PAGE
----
Study: Smokers Leave Behind Much More Than Smoke in Homes

7 September 2016| By Kevin Trieu

In a small study that was published in Tobacco Control, researchers found that even after someone quits, toxins from cigarettes can linger on walls in people’s homes six months after someone quits. Researchers studied 65 smokers who were quitting over a 6 month period to observe the effects of tobacco smoke had on someone’s homes. They discovered that after six months, there were still toxins (such as nicotine) that were on house dust and surfaces such as walls and tables that occurred before smoking cessation. Please note that, there was a decline in the amount of toxins on the walls and surfaces, but there were still traces of the toxins six months after last use.

This was a relatively small study, so I would generally be wary of the results, had it not been something that has been well documented in years previous. This is called Thirdhand smoke. “Thirdhand smoke is the residue of tobacco smoke that accumulates on surfaces, textiles, and people after smoking has occurred in a room.” according to Respiratory Health Association (RHA). RHA has been a powerhouse lead in advocating for smoke-free homes, because of this problem exactly. Well after someone is done smoking, the effects and residue can still linger on. This is just another example of how one person smoking affects everyone around them.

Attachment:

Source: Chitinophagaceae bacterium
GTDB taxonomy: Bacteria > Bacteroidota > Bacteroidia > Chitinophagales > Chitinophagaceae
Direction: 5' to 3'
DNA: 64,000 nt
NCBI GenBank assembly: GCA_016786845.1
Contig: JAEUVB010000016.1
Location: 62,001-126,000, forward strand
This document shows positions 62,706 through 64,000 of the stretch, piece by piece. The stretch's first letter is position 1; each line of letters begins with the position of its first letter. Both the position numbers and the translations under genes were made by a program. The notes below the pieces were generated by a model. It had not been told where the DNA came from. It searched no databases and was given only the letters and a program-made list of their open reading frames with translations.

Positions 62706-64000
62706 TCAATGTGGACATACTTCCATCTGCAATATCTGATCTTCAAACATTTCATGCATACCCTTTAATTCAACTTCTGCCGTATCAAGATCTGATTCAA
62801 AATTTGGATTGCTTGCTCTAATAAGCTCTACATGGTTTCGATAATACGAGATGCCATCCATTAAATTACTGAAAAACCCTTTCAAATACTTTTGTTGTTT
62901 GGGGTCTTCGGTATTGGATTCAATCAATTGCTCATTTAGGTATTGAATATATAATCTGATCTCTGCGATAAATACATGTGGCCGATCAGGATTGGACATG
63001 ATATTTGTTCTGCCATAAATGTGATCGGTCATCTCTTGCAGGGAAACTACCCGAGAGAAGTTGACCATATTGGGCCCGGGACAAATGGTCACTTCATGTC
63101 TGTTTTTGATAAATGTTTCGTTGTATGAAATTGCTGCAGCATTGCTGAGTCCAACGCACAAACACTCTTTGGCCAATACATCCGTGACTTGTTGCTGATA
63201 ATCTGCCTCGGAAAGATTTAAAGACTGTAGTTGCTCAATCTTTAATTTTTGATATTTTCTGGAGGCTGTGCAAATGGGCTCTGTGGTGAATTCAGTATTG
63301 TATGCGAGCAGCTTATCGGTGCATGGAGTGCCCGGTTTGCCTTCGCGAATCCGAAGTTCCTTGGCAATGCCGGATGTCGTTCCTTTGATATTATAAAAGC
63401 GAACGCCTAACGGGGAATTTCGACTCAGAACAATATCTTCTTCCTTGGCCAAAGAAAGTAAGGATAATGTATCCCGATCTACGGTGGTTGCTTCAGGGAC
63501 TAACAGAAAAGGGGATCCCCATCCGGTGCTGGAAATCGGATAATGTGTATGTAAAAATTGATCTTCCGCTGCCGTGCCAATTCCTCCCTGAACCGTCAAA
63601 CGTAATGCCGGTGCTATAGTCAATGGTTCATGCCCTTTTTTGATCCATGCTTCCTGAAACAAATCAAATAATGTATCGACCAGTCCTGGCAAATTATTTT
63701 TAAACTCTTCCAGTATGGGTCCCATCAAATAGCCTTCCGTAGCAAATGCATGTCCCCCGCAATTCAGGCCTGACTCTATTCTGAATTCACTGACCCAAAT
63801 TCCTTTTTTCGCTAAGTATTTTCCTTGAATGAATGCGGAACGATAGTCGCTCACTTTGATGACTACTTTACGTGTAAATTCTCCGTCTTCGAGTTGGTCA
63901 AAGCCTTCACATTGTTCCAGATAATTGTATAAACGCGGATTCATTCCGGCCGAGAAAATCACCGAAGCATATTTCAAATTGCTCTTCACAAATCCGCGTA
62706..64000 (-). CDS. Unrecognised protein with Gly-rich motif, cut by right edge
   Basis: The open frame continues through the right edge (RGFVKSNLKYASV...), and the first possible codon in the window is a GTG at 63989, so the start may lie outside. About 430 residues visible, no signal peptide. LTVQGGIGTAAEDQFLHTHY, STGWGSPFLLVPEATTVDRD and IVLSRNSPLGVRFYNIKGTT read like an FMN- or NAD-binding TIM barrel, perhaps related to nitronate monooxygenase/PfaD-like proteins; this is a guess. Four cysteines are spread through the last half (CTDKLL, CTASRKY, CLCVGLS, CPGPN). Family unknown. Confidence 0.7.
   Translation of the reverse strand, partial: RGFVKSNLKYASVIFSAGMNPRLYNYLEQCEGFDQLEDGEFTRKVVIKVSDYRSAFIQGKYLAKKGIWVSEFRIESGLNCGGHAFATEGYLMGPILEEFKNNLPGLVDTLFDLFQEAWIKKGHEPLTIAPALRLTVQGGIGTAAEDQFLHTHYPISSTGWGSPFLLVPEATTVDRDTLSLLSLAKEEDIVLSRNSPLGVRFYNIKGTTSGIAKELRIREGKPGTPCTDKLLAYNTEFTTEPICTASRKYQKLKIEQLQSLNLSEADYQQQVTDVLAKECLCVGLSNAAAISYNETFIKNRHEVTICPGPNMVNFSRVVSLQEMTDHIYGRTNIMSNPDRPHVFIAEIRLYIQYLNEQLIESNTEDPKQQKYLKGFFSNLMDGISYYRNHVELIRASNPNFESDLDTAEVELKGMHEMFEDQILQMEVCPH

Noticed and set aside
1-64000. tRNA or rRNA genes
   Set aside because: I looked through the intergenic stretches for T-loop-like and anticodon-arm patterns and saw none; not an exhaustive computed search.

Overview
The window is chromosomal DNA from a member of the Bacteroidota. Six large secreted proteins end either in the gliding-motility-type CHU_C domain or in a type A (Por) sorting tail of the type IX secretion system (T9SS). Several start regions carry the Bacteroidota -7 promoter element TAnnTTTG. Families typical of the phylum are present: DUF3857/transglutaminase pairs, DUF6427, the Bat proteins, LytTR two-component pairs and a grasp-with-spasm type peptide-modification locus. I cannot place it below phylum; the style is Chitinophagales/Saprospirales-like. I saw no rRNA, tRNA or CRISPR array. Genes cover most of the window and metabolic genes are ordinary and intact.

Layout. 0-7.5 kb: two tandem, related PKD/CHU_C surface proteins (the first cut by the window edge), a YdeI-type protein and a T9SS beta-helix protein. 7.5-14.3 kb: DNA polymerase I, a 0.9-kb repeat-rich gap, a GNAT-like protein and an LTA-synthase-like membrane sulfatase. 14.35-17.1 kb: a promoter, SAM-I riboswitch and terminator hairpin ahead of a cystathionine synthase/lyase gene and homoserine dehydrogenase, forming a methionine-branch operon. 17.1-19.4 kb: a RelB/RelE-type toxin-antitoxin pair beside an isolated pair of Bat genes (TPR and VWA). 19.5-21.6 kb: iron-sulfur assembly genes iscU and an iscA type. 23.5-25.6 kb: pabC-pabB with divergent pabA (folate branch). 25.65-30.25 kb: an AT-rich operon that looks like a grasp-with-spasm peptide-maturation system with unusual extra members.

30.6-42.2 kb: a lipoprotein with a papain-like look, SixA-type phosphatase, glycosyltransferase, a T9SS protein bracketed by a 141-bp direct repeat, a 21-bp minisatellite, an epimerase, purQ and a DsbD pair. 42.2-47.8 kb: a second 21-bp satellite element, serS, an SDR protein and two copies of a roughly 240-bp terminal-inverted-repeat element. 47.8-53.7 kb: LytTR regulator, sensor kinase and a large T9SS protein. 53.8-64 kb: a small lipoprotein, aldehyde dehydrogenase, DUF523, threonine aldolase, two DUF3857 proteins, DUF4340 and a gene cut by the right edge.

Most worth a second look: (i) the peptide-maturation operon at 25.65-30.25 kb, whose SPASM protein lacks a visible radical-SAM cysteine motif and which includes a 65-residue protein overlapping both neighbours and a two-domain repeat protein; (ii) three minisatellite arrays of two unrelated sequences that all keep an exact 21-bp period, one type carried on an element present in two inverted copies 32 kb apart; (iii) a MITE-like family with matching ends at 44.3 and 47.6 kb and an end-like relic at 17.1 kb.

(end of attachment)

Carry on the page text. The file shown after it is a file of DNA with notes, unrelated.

Have you guys had any experiences with a home where someone smokes in? let me know in the comments down below.

Link to the study can be found here.

Link to the story can be found here.

To find out more about Smoke-free housing, check out RHA’s page on it here and check out their fact-sheet on thirdhand smoke.

 

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